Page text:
Over the past 1,5 months, top art pieces in different museums have been attacked. The attacks are always a bit different from each other. It all started with tomato soup poured over Van Gogh at the National Gallery in London. And everyone gasped and told the news. Next was Claude Monet in Potsdam. Mashed potatoes flew into it, and everything repeated: the news spread around the world within a day. Then the activists gently held Goya's frame in Madrid. Still respecting the classics, but not so hyped. And finally, Klimt was doused with black liquid last week. Everyone gasped again and told the press.
In marketing, this technique is called "explosive PR." You arrange some kind of event, about which everyone will definitely talk as it's out of the routine. It can be interesting, and the event can have an unusual turn, intrigues, scandals, and revelations. As we know, destruction and death get into the news better than love and good acts, so explosive PR often coexists with something that can cause difficulties with the justice system. Because of lawsuits on various issues, as well as the courage, you get PR, likes, subscribers, followers, advertising, and money. So everything in this world counts.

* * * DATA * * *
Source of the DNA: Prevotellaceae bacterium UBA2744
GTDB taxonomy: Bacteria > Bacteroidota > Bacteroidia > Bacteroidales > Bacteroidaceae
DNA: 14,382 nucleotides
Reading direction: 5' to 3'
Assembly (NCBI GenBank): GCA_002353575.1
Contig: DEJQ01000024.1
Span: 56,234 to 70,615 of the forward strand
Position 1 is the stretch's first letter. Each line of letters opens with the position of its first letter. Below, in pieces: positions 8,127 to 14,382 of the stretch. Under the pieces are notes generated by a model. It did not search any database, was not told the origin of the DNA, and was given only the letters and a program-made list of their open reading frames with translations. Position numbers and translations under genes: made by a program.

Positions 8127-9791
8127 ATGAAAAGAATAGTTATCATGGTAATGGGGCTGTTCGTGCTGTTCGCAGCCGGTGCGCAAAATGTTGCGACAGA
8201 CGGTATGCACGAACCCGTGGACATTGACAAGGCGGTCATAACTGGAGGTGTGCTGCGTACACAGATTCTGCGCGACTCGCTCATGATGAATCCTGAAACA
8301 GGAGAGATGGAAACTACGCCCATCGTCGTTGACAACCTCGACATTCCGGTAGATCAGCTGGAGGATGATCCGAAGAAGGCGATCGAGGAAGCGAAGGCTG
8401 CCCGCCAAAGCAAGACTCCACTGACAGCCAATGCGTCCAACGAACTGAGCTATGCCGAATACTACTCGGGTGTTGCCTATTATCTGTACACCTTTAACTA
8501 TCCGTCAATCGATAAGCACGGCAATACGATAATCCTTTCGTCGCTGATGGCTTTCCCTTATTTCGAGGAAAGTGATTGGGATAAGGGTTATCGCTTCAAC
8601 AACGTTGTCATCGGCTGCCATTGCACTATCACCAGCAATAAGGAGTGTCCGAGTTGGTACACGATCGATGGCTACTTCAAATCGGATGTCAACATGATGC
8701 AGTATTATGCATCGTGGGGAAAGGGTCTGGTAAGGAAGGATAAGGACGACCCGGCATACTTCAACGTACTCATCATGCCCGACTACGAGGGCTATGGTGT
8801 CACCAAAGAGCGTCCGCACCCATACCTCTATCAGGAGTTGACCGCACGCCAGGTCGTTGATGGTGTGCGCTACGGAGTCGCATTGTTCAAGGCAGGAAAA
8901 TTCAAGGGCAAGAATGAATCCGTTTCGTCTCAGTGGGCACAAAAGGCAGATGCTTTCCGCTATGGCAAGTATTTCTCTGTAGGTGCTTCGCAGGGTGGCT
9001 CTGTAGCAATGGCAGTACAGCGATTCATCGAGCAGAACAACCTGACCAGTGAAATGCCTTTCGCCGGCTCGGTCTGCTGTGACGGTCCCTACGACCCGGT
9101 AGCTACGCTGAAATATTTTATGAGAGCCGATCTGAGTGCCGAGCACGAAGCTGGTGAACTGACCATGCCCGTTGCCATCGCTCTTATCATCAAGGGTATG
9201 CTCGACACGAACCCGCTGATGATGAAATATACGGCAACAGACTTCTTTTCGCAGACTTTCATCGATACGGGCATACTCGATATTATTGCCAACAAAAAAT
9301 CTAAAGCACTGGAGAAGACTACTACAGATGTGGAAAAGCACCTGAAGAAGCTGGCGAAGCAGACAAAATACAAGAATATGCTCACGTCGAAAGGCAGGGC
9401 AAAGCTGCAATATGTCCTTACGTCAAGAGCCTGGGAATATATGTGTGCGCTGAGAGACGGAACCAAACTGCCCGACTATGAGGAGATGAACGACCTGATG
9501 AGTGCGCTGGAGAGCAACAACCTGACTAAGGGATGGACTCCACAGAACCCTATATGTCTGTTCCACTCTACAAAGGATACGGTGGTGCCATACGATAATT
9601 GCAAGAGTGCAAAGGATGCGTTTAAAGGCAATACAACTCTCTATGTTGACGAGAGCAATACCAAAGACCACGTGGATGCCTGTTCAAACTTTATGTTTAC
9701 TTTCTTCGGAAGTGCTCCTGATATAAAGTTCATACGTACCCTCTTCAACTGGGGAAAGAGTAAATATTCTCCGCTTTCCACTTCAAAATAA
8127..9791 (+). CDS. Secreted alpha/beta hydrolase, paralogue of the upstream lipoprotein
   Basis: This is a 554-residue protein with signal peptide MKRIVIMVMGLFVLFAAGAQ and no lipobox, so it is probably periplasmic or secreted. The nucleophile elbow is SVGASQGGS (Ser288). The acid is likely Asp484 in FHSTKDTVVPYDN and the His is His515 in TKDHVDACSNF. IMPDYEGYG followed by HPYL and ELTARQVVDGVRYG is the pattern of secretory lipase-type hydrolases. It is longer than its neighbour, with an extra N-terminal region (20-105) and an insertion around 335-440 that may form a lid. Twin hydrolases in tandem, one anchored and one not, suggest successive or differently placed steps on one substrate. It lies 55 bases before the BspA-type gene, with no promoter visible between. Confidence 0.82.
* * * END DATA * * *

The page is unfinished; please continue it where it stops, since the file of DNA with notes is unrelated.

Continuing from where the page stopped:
The answer to the question "Why does Van Gogh deserve this?" seems very simple: "Because of his popularity among ordinary people." Of course, who hasn't seen Van Gogh's "Sunflowers", if not in real life, but at least in a picture in a lesson at school? Or Claude Monet? Or Goya? Therefore, the heart of a mere mortal who doesn't yet know about the glass that protects masterpieces shrinks. He grabs his phone and posts the video to the Internet. And then everyone discusses some eco-activists who draw attention to the environment. But there are a few "buts".
Firstly, in this case, it is not very clear what exactly they're promoting. The first action was so vague that it led to speculation about the explosive PR of tomato soup. It seems to …